'Anarchism and sex' article

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georgestapleton's picture
georgestapleton
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Nov 23 2006 22:34

You might want to look at sex worker sites. I mean I know talking about sex workers as workers and not as hapless victims is terribly economistic but, you'll have to forgive me and I guess the sex workers.

The International Union of Sex Workers

The International Committee on the Rights of Sex Workers in Europe

Network of Sex Work Projects

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Serge Forward
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Nov 23 2006 22:47

I reckon it'll be water off a duck's back, george, because I really get the impression that james isn't too interested in anything that that might go against his personal concept of "anarcha-feminism" (whatever that might be).

James Woolley
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Nov 23 2006 23:03
georgestapleton wrote:
Jesus, I'd almost think you were taking the piss.

Did you just write off someones experience of exploitation and alienation in the sex industry because that someone is 'male' or because he pretended to be a woman? Jack's explanation of what his experiences were are, according to you, not an explanation of 'the true nature' of jack's experiences were because.....
a)he's a bloke so what he says doesn't matter
b)he's a bloke and bloke's can't experience being treated as 'sexual objects'
c)he's not you and only you can tell him what the true nature of his experiences were
d)this undermines your neat 'poor innocent virginal women being exploited bad man-cocks' analysis.

I mean where do you get off saying that someones discription of their work in the sex industry doesn't depict the true nature of the sex-industry? Surely you see how unbelieveable arrogant that is?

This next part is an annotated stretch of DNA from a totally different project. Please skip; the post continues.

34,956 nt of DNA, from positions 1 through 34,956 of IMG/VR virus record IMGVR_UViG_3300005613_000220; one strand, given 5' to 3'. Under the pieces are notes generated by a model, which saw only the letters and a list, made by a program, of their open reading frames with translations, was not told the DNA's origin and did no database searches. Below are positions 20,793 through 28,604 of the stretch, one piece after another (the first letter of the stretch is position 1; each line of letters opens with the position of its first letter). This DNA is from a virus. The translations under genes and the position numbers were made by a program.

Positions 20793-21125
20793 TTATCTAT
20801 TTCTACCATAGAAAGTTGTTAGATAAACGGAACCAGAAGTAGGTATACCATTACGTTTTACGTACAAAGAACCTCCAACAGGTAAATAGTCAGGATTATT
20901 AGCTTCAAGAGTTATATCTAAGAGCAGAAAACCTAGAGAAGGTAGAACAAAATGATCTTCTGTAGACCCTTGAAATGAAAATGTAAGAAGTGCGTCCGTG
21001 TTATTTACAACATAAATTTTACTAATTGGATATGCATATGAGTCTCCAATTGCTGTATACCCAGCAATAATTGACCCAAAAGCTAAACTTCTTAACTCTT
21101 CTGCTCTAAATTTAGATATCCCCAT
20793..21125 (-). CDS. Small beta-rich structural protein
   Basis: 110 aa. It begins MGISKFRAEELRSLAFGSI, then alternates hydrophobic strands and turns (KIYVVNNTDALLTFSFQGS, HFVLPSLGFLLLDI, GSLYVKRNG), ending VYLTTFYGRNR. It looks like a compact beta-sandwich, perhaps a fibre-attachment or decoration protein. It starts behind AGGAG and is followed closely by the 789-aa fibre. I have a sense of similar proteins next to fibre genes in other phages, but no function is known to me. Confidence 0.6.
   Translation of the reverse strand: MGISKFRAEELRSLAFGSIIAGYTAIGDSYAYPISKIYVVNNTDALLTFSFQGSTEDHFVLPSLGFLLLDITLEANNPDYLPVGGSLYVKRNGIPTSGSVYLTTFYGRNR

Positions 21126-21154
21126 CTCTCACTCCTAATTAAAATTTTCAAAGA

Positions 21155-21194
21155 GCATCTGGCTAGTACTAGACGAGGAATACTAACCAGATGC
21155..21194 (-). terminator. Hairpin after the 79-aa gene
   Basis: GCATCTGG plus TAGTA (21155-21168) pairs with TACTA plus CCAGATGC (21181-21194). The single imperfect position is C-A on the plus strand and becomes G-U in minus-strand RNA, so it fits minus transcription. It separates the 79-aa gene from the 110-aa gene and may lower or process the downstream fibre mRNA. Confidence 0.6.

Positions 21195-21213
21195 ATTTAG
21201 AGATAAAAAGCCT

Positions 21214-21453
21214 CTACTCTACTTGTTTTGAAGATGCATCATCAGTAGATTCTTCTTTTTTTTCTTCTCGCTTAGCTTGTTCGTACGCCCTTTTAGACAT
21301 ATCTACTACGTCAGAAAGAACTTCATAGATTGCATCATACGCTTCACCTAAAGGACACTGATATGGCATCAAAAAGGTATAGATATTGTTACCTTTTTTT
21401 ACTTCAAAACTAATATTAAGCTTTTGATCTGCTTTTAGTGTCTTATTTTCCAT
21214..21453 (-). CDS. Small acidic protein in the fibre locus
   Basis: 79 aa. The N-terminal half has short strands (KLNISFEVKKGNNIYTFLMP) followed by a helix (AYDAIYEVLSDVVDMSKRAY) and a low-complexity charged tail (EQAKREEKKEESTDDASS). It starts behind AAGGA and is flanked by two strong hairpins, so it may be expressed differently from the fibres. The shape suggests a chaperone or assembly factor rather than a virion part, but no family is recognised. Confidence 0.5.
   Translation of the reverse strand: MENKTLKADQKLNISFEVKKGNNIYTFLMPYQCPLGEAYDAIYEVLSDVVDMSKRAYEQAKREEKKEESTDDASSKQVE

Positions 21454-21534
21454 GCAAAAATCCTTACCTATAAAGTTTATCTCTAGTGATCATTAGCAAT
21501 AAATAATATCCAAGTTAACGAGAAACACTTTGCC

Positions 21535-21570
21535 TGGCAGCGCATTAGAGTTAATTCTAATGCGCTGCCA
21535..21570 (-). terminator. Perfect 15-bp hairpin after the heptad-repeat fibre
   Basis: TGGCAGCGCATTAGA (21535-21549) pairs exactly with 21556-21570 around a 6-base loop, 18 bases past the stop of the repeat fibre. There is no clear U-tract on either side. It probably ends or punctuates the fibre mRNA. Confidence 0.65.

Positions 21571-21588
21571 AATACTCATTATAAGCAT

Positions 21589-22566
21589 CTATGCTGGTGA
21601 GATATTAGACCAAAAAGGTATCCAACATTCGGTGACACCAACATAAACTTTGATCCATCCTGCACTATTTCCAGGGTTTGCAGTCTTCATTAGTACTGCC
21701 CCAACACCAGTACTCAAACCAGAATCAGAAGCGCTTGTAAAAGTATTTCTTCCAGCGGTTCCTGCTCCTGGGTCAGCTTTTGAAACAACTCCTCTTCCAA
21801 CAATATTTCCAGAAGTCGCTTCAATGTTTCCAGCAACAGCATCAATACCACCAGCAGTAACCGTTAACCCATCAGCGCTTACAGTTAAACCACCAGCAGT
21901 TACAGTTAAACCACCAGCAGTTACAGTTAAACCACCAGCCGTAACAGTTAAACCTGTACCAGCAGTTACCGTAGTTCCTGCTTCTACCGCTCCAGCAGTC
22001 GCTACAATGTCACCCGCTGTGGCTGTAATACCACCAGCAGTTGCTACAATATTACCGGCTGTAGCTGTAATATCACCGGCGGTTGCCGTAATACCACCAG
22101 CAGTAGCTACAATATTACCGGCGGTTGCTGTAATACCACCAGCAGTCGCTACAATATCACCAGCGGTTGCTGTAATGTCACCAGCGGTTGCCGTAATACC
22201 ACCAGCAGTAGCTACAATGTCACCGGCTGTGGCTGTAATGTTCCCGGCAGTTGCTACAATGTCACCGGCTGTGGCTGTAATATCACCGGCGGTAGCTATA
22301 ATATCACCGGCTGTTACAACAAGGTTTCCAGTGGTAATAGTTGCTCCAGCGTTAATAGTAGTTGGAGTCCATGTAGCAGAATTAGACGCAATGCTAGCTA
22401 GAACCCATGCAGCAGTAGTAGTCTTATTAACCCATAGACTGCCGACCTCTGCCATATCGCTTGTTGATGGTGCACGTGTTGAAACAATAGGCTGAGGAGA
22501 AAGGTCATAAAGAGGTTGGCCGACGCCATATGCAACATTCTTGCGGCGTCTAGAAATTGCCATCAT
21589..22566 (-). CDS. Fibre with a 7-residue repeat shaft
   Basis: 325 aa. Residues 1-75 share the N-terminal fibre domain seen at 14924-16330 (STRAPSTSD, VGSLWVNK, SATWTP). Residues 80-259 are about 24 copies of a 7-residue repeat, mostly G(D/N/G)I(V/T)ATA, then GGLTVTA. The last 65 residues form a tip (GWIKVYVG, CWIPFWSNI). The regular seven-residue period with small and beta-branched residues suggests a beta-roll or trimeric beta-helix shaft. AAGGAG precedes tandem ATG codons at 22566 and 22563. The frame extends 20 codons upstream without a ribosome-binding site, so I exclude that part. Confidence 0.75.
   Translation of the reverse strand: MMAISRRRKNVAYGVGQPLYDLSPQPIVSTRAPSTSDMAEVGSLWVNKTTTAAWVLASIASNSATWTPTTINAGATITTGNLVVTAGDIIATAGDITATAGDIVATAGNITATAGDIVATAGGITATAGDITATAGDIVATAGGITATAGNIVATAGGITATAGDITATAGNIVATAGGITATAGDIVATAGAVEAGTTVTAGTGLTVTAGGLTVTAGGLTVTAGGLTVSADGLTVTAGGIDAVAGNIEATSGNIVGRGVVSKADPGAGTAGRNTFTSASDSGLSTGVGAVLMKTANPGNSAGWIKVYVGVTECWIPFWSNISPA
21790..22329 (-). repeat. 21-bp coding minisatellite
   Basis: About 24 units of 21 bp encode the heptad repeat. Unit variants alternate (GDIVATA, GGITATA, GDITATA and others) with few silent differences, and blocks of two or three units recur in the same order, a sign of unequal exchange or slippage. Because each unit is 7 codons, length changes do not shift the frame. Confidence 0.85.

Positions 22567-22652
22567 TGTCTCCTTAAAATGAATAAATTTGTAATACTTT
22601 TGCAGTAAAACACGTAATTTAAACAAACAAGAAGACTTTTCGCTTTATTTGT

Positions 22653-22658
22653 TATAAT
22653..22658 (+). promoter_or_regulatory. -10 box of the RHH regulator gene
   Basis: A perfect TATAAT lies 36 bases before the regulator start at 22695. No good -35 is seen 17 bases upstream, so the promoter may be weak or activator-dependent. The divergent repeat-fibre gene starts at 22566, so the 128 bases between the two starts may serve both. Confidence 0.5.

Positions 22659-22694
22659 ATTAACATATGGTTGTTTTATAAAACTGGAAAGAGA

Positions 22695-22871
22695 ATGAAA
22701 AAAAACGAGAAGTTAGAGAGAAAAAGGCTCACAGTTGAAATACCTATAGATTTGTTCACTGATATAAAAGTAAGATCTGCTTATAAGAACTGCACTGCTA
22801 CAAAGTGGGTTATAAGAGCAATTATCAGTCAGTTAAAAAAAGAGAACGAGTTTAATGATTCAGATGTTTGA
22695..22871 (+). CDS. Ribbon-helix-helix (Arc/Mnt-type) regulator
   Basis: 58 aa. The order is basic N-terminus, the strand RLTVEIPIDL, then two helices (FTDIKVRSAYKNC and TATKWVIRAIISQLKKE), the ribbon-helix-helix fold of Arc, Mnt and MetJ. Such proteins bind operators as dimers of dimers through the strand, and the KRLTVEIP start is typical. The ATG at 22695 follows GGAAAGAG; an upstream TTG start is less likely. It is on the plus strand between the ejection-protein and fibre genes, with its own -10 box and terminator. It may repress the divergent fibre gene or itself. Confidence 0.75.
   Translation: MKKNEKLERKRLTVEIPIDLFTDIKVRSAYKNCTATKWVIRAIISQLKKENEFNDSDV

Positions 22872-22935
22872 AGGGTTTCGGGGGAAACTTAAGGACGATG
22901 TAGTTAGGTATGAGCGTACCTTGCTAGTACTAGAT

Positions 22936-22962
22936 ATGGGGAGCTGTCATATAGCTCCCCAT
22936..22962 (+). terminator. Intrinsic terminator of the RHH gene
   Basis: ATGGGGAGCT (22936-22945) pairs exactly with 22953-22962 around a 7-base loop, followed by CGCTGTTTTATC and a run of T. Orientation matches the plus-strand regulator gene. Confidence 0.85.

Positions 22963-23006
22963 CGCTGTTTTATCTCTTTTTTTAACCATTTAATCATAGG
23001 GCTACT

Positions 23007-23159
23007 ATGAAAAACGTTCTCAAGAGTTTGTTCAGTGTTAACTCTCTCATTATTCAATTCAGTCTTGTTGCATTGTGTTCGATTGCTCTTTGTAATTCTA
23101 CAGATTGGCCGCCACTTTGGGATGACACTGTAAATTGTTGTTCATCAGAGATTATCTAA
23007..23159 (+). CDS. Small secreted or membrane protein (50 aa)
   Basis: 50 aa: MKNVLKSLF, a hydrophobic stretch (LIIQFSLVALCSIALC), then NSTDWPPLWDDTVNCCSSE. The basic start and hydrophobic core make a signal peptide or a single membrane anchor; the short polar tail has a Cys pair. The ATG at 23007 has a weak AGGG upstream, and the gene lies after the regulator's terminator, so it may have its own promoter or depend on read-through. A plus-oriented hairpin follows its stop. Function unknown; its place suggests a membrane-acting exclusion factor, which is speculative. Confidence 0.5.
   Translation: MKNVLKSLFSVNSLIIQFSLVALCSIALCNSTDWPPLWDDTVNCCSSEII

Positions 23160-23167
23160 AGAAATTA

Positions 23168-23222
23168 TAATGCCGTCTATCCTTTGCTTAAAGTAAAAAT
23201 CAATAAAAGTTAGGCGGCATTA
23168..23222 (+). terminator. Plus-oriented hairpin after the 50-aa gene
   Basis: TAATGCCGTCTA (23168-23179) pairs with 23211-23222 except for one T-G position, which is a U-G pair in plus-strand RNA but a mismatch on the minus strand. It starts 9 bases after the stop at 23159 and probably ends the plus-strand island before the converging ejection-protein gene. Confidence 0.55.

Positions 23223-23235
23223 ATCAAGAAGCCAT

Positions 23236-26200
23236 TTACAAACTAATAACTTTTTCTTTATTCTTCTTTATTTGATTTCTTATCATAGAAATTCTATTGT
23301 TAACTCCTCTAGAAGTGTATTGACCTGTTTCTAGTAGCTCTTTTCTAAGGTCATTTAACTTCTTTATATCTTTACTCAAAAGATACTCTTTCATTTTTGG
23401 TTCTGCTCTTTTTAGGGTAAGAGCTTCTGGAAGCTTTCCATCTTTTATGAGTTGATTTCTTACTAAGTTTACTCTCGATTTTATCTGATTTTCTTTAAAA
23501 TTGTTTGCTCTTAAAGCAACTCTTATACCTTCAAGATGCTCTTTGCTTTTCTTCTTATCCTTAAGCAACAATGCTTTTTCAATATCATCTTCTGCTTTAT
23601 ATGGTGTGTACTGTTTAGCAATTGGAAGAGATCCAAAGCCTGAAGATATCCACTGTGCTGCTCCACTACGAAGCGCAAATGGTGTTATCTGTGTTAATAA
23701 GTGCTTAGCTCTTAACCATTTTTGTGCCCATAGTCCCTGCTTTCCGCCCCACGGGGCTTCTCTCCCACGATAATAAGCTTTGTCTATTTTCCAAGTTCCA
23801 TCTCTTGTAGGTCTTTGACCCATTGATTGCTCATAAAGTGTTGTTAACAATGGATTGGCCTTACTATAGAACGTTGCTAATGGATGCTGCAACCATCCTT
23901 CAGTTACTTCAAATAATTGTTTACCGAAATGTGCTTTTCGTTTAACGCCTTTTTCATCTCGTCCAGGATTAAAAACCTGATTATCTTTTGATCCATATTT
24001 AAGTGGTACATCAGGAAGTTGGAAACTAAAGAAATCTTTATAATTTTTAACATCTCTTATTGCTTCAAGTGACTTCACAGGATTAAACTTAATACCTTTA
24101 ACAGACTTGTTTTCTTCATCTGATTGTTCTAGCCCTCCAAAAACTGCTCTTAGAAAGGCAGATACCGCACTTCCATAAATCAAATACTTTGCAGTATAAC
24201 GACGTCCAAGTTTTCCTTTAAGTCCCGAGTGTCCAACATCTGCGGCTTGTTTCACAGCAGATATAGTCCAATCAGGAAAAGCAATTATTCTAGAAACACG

Next are you going to tell me that all hetero sex under patriarchy is rape? Jesus. It'd make my head explode. wall

Jeezus man... you sound like some American neocon who calls anyone who, for instance, wants there to be an American NHS, a communist...

One of the fundamental tenents of anarcha-feminism is that the experience is UNIQUE to women.

I never said anything along the lines of 'poor innocent virginal women being exploited bad man-cocks'. I never said what he says doesn't matter, but then again, I doubt that he really understands how oppressed a woman can feel - it's tantamount to an aristocratic person pretending to be part of the working class. Yes, it is understood on a certain level but then again it cannot compensate for a whole life time of oppression and the deep psychological effects it produces.

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Serge Forward
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Nov 23 2006 23:10
James Woolley wrote:
I doubt that he really understands how oppressed a woman can feel - it's tantamount to an aristocratic person pretending to be part of the working class. Yes, it is understood on a certain level but then again it cannot compensate for a whole life time of oppression and the deep psychological effects it produces.

So how come you understand it all so much better then? Surely you wouldn't be tantamount to an aristocrat pretending to be working class as well?

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Nov 23 2006 23:11
James Woolley wrote:
One of the fundamental tenents of anarcha-feminism is that the experience is UNIQUE to them.

who? women as a biological category? [edit: yep, you amended the post to clarify]

patriarchy also reifies male gender roles, albeit in generally more 'priveleged' terms which are no less alienated. I mean you, presumably a man, are telling us we can't possibly understand the oppression women feel - how do you know better than i do? i have close female friends, some political some not, i'm not claiming to speak for anyone else, but i listen to those who speak for themselves - including the sex workers union etc linked to above, friends etc - and form an opinion. I won't just take someone's opinion on patriarchy as gospel because they've got the right 23rd chromosome pair, or not in your case :?

James Woolley
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Nov 23 2006 23:12
Serge Forward wrote:
... seems to me to be little different from unreconstituted early 80s Spare Rib type politics... which was anything but "anarcha".

Please excuse my ignorance, but I do not know what this is.

James Woolley
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Nov 23 2006 23:15
Serge Forward wrote:
James Woolley wrote:
I doubt that he really understands how oppressed a woman can feel - it's tantamount to an aristocratic person pretending to be part of the working class. Yes, it is understood on a certain level but then again it cannot compensate for a whole life time of oppression and the deep psychological effects it produces.